Wayside cross immediately north east of St John the Baptist's Church


Heritage Category: Scheduled Monument

List Entry Number: 1019166

Date first listed: 07-Sep-2000


Ordnance survey map of Wayside cross immediately north east of St John the Baptist's Church
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The building or site itself may lie within the boundary of more than one authority.

District: Cornwall (Unitary Authority)

Parish: St. Just

National Grid Reference: SW 38282 34238

Reasons for Designation

Wayside crosses are one of several types of Christian cross erected during the medieval period, mostly from the 9th to 15th centuries AD. In addition to serving the function of reiterating and reinforcing the Christian faith amongst those who passed the cross and of reassuring the traveller, wayside crosses often fulfilled a role as waymarkers, especially in difficult and otherwise unmarked terrain. The crosses might be on regularly used routes linking ordinary settlements or on routes having a more specifically religious function, including those providing access to religious sites for parishioners and funeral processions, or marking long-distance routes frequented on pilgrimages. Over 350 wayside crosses are known nationally, concentrated in south west England throughout Cornwall and on Dartmoor where they form the commonest type of stone cross. A small group also occurs on the North York Moors. Relatively few examples have been recorded elsewhere and these are generally confined to remote moorland locations. Outside Cornwall almost all wayside crosses take the form of a `Latin' cross, in which the cross-head itself is shaped within the projecting arms of an unenclosed cross. In Cornwall wayside crosses vary considerably in form and decoration. The commonest type includes a round, or `wheel', head on the faces of which various forms of cross or related designs were carved in relief or incised, the spaces between the cross arms possibly pierced. The design was sometimes supplemented with a relief figure of Christ and the shaft might bear decorative panels and motifs. Less common forms in Cornwall include the `Latin' cross and, much rarer, the simple slab with a low relief cross on both faces. Rare examples of wheel-head and slab-form crosses also occur within the North York Moors group. Most wayside crosses have either a simple socketed base or show no evidence for a separate base at all. Wayside crosses contribute significantly to our understanding of medieval religious customs and sculptural traditions and to our knowledge of medieval routeways and settlement patterns. All wayside crosses which survive as earth- fast monuments, except those which are extremely damaged and removed from their original locations, are considered worthy of protection.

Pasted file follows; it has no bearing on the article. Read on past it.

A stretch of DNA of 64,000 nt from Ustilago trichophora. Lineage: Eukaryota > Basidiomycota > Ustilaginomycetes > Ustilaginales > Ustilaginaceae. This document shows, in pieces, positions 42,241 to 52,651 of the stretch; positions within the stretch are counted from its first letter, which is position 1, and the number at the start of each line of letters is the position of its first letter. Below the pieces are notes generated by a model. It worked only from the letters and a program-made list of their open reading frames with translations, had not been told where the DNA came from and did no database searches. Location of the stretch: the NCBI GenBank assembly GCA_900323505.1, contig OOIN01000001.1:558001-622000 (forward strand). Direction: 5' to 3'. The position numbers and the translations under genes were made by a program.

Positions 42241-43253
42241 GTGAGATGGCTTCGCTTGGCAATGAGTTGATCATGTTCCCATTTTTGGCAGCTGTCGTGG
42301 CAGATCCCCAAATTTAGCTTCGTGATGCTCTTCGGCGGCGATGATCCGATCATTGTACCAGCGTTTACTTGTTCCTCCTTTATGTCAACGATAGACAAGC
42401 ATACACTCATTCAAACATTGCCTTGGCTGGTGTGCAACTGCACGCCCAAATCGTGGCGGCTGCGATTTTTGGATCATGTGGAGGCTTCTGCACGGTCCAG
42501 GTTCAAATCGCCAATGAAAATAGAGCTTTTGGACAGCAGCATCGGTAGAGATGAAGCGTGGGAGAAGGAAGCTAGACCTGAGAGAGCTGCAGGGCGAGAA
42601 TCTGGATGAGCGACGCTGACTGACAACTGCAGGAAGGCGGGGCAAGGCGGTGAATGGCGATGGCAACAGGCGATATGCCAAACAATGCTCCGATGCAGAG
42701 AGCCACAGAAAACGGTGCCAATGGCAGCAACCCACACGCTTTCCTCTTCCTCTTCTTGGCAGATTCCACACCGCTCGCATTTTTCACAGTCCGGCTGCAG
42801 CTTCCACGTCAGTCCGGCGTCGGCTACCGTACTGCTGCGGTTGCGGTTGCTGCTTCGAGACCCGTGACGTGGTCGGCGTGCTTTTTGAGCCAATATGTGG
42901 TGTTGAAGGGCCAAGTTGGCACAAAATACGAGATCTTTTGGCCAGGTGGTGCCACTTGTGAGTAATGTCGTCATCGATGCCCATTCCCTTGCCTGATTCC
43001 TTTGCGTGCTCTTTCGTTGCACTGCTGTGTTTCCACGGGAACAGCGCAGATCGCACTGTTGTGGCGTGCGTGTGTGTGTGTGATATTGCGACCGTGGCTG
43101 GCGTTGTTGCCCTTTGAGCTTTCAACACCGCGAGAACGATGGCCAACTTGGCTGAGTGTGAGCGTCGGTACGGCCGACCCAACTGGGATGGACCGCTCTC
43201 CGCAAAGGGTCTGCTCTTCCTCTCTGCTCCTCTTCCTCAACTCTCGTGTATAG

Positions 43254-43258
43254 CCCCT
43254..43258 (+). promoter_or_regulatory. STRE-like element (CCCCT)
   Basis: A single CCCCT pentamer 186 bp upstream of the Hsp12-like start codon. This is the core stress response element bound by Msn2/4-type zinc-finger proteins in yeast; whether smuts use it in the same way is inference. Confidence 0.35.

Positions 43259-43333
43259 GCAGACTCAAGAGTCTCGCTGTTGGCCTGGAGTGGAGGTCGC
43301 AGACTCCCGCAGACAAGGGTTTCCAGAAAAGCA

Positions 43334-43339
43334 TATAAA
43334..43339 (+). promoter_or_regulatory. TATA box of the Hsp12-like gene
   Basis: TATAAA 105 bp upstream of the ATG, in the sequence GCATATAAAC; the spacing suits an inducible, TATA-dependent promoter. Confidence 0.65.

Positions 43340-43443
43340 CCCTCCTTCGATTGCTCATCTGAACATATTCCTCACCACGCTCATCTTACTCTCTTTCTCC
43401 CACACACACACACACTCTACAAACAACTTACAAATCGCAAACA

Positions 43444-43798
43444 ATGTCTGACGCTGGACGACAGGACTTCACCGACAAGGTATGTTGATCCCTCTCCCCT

The wayside cross immediately north east of St John the Baptist's Church survives reasonably well as a good example of its type with Latin cross motifs on each face. The relocation of this cross first into the vicarage garden in the 19th century, then later into the churchyard, reflects the changing attitudes to religion and their impact on the local landscape since the medieval period.


The monument includes a medieval wayside cross situated at the north east corner of St John the Baptist's Church at Pendeen, on the northern side of the Penwith peninsula in west Cornwall. The cross, which is 0.85m high, survives as an upright granite head mounted on a large granite base. The head was originally in the form of a round or `wheel' head but has been fractured on both sides. It now measures 0.57m high by 0.32m wide and 0.21m thick. The overall height of the monument is 0.85m. The principal faces are orientated north east-south west and both display a relief Latin cross, the lower limb extending down the shaft. The shaft has concave moulding on each edge. The cross head with its upper shaft is joined to the base with a mortice and tenon joint, and cement. The roughly circular base stone measures 1.03m north west-south east by 0.8m north east-south west and is 0.28m thick. By 1856 this cross was in the vicarage garden at Pendeen, where it was illustrated by the historian Langdon in 1896. It remained there until the 1960s when it was removed to the churchyard and erected in its present position. It has been suggested that the cross originally came from Portherras to the north east of Pendeen. There is a field called `The Grouse' (Cornish for cross) at SW 38803449 on the Tithe Apportionment Map of 1843, 600m north east of the church. The gravel surface of the footpath and the kerb stones to the north west and south west of the cross, and the drain with its iron cover to the north west are excluded from the scheduling where they fall within the monument's 2m protective margin, although the ground beneath them is included.

MAP EXTRACT The site of the monument is shown on the attached map extract. It includes a 2 metre boundary around the archaeological features, considered to be essential for the monument's support and preservation.


The contents of this record have been generated from a legacy data system.

Legacy System number: 31868

Legacy System: RSM


Books and journals
Langdon, A G, Old Cornish Crosses, (1896)
Langdon, A G, Stone Crosses of West Penwith, (1997)
Title: 1:25000 Ordnance Survey Map; Explorer 102; Land's End Source Date: 1996 Author: Publisher: Surveyor:

End of official listing